MPs call for British Airways to lose Heathrow slots as it begins shedding jobs

The airline is planning to cut about 12,000 jobs, or 28% of its workforce, as it struggles through the Covid-19 pandemic

Passengers wearing a face mask or covering due to the COVID-19 pandemic, arrive at Heathrow airport, west London, on July 10, 2020. The British government on Friday revealed the first exemptions from its coronavirus quarantine, with arrivals from Germany, France, Spain and Italy no longer required to self-isolate from July 10. Since June 8, it has required all overseas arrivals -- including UK residents -- to self-quarantine to avoid the risk of importing new cases from abroad. / AFP / DANIEL LEAL-OLIVAS
Passengers wearing a face mask or covering due to the COVID-19 pandemic, arrive at Heathrow airport, west London, on July 10, 2020. The British government on Friday revealed the first exemptions from its coronavirus quarantine, with arrivals from Germany, France, Spain and Italy no longer required to self-isolate from July 10. Since June 8, it has required all overseas arrivals -- including UK residents -- to self-quarantine to avoid the risk of importing new cases from abroad. / AFP / DANIEL LEAL-OLIVAS

UK Prime Minister Boris Johnson is under pressure to strip British Airways of valuable landing slots at local airports amid concern about the airline’s plan to cut 12,000 jobs, according to a report in the Daily Mail.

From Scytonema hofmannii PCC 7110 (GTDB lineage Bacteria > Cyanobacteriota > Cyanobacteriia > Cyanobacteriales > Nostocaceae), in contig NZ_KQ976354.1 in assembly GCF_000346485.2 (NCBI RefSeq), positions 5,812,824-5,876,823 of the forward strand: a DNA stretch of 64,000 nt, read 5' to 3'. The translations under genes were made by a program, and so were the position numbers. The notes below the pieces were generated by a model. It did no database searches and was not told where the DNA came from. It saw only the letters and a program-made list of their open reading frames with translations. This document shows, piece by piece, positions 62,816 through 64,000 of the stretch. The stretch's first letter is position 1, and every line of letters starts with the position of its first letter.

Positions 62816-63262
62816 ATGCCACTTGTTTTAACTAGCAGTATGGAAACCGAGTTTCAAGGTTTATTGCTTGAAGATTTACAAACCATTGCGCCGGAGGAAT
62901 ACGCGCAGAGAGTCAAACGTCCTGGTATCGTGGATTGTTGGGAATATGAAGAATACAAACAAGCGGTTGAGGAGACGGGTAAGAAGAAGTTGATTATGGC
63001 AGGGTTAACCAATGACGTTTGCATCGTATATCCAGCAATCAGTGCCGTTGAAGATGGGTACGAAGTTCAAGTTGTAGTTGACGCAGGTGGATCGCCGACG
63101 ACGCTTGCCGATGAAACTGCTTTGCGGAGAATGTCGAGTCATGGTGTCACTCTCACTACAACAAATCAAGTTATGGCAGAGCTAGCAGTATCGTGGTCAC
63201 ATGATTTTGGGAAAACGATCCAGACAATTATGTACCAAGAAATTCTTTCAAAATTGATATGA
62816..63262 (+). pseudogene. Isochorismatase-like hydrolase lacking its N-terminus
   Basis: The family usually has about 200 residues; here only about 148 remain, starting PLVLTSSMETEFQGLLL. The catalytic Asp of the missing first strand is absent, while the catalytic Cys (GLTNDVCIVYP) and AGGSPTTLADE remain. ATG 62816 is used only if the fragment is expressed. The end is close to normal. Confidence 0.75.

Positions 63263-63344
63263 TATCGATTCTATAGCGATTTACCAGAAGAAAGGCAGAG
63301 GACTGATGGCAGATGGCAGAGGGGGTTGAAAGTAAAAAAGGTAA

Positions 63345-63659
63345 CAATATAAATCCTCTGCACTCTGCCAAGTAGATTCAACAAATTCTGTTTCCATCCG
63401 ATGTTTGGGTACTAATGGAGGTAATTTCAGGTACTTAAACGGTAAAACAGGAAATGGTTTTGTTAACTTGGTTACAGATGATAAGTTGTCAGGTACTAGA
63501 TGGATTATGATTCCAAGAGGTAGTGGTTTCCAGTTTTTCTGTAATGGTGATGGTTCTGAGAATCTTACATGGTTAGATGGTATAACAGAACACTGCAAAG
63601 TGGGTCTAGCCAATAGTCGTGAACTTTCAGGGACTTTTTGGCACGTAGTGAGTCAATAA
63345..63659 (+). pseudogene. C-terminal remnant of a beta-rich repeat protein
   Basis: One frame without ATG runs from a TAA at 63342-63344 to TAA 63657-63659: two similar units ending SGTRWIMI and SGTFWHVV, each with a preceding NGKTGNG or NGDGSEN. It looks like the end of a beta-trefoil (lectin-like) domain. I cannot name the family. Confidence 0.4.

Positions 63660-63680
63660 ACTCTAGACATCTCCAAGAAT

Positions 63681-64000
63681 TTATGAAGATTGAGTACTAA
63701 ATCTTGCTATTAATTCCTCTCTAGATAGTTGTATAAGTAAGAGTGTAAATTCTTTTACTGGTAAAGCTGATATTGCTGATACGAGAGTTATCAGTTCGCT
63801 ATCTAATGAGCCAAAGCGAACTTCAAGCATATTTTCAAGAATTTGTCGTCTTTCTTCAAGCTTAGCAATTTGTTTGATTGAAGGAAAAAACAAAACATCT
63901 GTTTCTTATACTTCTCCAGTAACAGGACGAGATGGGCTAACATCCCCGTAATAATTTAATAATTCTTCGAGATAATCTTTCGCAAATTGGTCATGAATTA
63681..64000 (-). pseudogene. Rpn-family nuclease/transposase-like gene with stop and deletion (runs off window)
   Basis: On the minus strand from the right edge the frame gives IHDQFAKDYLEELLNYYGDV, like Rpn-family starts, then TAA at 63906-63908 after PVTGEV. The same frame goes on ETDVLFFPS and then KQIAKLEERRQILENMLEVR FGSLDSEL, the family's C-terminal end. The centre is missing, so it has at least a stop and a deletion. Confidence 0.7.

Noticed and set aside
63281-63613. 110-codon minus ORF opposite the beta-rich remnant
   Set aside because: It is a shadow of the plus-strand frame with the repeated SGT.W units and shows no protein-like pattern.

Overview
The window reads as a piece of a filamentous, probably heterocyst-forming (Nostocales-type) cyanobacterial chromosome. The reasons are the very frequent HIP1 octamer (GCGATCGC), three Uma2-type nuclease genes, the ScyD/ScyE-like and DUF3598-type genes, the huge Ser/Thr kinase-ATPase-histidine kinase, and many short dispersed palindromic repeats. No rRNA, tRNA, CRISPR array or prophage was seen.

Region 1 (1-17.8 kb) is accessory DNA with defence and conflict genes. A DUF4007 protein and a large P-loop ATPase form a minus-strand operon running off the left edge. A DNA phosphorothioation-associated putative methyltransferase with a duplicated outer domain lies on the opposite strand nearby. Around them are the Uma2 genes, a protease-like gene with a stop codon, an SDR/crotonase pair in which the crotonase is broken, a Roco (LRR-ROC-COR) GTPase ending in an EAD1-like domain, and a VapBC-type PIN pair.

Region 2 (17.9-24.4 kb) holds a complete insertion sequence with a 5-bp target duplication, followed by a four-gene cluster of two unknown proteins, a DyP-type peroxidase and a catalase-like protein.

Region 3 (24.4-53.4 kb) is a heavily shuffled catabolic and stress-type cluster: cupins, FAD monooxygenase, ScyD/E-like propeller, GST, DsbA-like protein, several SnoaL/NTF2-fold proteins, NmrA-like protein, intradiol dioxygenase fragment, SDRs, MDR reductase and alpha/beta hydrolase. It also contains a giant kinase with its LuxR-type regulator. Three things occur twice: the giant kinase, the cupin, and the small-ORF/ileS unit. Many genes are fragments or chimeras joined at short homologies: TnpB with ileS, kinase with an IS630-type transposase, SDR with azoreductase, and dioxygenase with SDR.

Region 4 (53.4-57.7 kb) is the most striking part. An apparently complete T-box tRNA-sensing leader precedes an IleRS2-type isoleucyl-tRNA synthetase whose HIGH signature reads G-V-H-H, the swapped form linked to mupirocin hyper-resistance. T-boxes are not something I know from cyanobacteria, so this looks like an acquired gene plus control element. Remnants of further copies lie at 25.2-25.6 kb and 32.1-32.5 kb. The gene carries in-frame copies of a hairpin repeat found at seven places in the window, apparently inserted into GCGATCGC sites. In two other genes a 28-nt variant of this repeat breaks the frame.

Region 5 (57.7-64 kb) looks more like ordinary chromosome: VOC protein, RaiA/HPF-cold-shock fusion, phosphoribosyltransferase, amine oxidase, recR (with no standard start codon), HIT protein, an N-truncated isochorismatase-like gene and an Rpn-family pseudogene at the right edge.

More than 100 British members of parliament from various political parties are asking the prime minister to reconsider BA’s right to slots at airports such as Heathrow, the newspaper said.

The mounting political pressure comes after International Airlines Group-owned BA revealed it would cut about 28 per cent of its 42,000 workers as it struggles to survive amid the coronavirus pandemic.

The airline holds more than half of the slots – which give planes the right to take off and land at a certain time – at Heathrow. The slots, particularly the ones at peak times, can be worth several million pounds each. Union Unite and politicians are pressuring the prime minister, saying that airlines should only be able to keep the slots if they also demonstrate they are being socially responsible and “internally investing” in the business, the newspaper reported.

A British Airways spokesman said in a statement to the Daily Mail: “We are acting to protect as many jobs as possible. We call on Unite and GMB to consult with us on our proposals as pilot union, Balpa, is doing.”

Published: July 11, 2020 07:02 PM

SHARE

Editor's Picks
NEWSLETTERS
Sign up to:

* Please select one

Most Read